drone flying in trees

Drone-powered device uses Wi-Fi to see through walls

Image credit: Dreamstime

A drone-powered device that can use Wi-Fi networks to see through walls has been developed by a research team based at the University of Waterloo (UW) in Canada.

The device, nicknamed Wi-Peep, can fly near a building and then use the inhabitants’ Wi-Fi network to identify and locate all Wi-Fi-enabled devices inside in a matter of seconds.

The Wi-Peep exploits a loophole the researchers call polite Wi-Fi. Even if a network is password-protected, smart devices will automatically respond to contact attempts from any device within range.

The Wi-Peep sends several messages to a device as it flies and then measures the response time on each, enabling it to identify the device’s location to within a metre.

“The Wi-Peep devices are like lights in the visible spectrum, and the walls are like glass,” said Dr Ali Abedi, who studies computer science at UW.

“Using similar technology, one could track the movements of security guards inside a bank by following the location of their phones or smartwatches. Likewise, a thief could identify the location and type of smart devices in a home, including security cameras, laptops, and smart TVs, to find a good candidate for a break-in.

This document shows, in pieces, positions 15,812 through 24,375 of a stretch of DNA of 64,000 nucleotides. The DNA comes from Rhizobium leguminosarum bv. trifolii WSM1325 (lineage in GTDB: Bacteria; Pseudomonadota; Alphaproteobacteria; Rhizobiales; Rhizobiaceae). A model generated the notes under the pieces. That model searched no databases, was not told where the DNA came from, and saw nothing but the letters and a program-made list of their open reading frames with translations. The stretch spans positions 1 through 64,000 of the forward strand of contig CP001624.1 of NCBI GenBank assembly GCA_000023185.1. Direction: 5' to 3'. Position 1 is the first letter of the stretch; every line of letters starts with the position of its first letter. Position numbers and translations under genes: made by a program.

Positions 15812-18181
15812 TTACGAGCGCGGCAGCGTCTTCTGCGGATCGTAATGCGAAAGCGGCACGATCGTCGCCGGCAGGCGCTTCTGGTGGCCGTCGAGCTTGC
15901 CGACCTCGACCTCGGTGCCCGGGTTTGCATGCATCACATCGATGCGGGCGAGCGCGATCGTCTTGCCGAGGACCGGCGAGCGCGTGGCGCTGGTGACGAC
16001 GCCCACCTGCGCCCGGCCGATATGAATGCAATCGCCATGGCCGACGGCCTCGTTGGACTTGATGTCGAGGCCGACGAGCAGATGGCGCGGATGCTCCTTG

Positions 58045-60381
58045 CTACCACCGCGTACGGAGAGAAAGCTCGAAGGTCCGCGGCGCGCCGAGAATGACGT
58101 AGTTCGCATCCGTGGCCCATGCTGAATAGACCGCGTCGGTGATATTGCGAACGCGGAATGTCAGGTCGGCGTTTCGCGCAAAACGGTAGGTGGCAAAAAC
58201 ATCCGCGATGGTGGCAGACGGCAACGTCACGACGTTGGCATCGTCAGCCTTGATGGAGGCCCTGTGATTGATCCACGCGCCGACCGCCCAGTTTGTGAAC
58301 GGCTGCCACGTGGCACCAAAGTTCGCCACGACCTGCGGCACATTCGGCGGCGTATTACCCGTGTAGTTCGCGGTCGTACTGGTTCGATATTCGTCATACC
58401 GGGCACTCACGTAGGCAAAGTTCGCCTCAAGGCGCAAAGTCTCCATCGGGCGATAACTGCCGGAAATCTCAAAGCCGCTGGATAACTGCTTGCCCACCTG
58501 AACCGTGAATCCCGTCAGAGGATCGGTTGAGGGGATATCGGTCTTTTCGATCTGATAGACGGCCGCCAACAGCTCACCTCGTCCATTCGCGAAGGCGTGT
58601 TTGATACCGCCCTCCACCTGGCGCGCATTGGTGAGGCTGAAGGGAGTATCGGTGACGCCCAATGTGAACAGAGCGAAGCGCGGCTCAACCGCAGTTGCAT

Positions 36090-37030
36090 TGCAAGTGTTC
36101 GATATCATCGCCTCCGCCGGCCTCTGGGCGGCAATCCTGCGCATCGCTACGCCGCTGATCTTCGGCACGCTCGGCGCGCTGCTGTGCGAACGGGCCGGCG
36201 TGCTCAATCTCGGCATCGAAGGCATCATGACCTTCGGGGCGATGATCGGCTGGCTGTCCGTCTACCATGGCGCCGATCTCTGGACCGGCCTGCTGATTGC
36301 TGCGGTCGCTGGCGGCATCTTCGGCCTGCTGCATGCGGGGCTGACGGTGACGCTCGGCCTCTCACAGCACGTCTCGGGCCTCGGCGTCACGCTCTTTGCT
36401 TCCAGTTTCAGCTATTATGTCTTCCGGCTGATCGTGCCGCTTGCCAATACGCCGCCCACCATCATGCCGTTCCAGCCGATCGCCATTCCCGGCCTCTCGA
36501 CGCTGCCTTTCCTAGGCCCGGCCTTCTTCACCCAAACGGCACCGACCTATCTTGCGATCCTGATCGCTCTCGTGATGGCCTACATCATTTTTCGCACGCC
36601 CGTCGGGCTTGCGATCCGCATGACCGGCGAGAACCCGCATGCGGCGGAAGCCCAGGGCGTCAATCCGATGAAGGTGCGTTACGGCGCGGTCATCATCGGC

“In addition, the device’s operation via drone means that it can be used quickly and remotely without much chance of the user being detected.”

While scientists have explored Wi-Fi security vulnerability in the past using bulky, expensive devices, the Wi-Peep is notable because of its accessibility and ease of transportation. The researchers built it using a store-bought drone and Can$20 of easily purchased hardware.

“As soon as the Polite Wi-Fi loophole was discovered, we realised this kind of attack was possible,” Abedi said.

The team built the Wi-Peep to test their theory and quickly realised that anyone with the right expertise could easily create a similar device.

“On a fundamental level, we need to fix the Polite WiFi loophole so that our devices do not respond to strangers,” Abedi said. “We hope our work will inform the design of next-generation protocols.”

In the meantime, he urges WiFi chip manufacturers to introduce an artificial, randomised variation in device response time, which will make calculations like the ones the Wi-Peep uses wildly inaccurate.

It has previously been demonstrated that drones can steal information from “air-gapped” computers by reading data from the pulsating light of their hard drive.

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